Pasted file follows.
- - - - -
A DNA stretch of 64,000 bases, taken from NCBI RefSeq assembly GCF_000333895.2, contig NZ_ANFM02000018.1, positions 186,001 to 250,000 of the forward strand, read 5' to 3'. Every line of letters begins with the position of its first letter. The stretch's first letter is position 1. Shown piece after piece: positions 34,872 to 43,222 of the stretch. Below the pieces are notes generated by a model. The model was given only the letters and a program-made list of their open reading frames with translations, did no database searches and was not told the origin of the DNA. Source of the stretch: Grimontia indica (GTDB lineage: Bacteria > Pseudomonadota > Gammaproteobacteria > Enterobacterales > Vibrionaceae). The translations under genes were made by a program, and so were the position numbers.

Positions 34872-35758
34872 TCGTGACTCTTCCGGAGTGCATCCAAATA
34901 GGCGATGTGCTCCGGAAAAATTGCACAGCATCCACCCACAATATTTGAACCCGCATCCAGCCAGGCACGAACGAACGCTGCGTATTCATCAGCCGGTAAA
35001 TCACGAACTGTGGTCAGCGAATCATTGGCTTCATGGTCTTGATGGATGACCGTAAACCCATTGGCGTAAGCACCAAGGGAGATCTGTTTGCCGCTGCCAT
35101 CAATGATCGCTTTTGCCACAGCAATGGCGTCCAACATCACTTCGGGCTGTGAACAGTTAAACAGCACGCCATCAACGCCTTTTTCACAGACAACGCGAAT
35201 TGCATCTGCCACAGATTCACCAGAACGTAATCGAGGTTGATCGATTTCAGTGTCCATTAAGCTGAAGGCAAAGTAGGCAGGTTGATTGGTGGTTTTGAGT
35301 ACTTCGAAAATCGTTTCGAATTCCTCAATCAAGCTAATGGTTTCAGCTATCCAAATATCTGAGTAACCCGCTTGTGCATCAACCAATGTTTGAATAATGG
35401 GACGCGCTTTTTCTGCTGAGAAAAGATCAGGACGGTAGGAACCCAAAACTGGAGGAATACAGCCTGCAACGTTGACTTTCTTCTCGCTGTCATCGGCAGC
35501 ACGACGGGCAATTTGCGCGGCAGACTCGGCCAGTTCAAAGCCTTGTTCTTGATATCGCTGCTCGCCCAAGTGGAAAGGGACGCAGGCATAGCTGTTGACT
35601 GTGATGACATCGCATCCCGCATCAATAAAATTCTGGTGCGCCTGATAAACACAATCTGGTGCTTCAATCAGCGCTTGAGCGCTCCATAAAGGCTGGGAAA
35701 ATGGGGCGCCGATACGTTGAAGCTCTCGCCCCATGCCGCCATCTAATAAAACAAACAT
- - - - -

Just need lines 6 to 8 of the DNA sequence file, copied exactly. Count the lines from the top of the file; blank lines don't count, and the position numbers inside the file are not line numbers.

35101 CAATGATCGCTTTTGCCACAGCAATGGCGTCCAACATCACTTCGGGCTGTGAACAGTTAAACAGCACGCCATCAACGCCTTTTTCACAGACAACGCGAAT
35201 TGCATCTGCCACAGATTCACCAGAACGTAATCGAGGTTGATCGATTTCAGTGTCCATTAAGCTGAAGGCAAAGTAGGCAGGTTGATTGGTGGTTTTGAGT
35301 ACTTCGAAAATCGTTTCGAATTCCTCAATCAAGCTAATGGTTTCAGCTATCCAAATATCTGAGTAACCCGCTTGTGCATCAACCAATGTTTGAATAATGG